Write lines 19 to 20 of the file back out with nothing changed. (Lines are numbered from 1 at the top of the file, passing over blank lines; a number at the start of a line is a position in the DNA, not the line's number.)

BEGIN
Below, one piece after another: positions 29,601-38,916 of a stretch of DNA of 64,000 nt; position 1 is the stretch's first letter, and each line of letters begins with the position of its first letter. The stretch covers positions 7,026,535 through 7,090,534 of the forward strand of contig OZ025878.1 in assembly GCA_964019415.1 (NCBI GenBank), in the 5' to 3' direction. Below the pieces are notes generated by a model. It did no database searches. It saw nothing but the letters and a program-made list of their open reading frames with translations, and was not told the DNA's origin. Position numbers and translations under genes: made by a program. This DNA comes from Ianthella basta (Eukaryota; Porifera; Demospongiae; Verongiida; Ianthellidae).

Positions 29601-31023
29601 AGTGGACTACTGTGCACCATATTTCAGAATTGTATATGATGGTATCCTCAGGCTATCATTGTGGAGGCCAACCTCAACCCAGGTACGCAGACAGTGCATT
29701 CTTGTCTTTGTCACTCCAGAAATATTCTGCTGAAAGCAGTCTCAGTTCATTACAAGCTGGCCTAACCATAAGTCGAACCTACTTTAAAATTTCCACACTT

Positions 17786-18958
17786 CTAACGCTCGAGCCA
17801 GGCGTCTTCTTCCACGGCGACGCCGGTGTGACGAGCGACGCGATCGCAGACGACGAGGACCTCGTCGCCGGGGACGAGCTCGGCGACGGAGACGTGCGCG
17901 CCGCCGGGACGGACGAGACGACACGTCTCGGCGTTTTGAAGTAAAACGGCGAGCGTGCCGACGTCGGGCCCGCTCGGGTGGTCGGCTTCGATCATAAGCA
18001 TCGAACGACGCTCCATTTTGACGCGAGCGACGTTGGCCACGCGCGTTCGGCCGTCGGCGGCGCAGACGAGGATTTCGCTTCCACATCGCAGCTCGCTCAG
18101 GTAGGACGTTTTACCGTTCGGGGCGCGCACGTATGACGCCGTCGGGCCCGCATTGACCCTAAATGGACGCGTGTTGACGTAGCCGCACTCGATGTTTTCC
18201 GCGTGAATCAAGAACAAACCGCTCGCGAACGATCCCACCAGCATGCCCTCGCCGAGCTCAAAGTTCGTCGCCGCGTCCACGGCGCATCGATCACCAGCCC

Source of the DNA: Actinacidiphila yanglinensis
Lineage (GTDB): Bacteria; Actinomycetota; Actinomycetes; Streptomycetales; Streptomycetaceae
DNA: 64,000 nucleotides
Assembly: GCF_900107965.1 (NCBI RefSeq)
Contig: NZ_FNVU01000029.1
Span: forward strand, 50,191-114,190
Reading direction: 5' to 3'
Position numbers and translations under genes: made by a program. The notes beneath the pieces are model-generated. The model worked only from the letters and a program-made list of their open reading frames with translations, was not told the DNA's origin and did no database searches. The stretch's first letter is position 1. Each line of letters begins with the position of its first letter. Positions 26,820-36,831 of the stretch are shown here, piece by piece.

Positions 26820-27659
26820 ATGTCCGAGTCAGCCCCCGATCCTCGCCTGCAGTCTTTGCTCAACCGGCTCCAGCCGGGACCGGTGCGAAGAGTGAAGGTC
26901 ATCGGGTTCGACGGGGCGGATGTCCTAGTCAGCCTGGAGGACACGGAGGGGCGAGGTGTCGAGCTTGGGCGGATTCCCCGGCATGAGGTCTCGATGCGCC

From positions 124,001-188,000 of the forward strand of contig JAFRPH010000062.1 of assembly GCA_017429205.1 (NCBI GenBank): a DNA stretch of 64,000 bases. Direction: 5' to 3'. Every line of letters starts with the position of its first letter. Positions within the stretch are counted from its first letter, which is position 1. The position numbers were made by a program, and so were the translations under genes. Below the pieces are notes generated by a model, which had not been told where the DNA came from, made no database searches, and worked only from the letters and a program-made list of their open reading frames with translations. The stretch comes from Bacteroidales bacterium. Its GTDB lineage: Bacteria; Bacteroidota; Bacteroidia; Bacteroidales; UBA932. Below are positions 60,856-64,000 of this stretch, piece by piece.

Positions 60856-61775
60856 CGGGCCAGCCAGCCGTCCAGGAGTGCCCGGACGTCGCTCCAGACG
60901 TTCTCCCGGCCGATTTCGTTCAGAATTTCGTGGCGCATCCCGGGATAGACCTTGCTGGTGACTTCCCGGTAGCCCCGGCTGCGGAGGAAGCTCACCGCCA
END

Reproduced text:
Position numbers and translations under genes: made by a program. The notes beneath the pieces are model-generated. The model worked only from the letters and a program-made list of their open reading frames with translations, was not told the DNA's origin and did no database searches. The stretch's first letter is position 1. Each line of letters begins with the position of its first letter. Positions 26,820-36,831 of the stretch are shown here, piece by piece.

Positions 26820-27659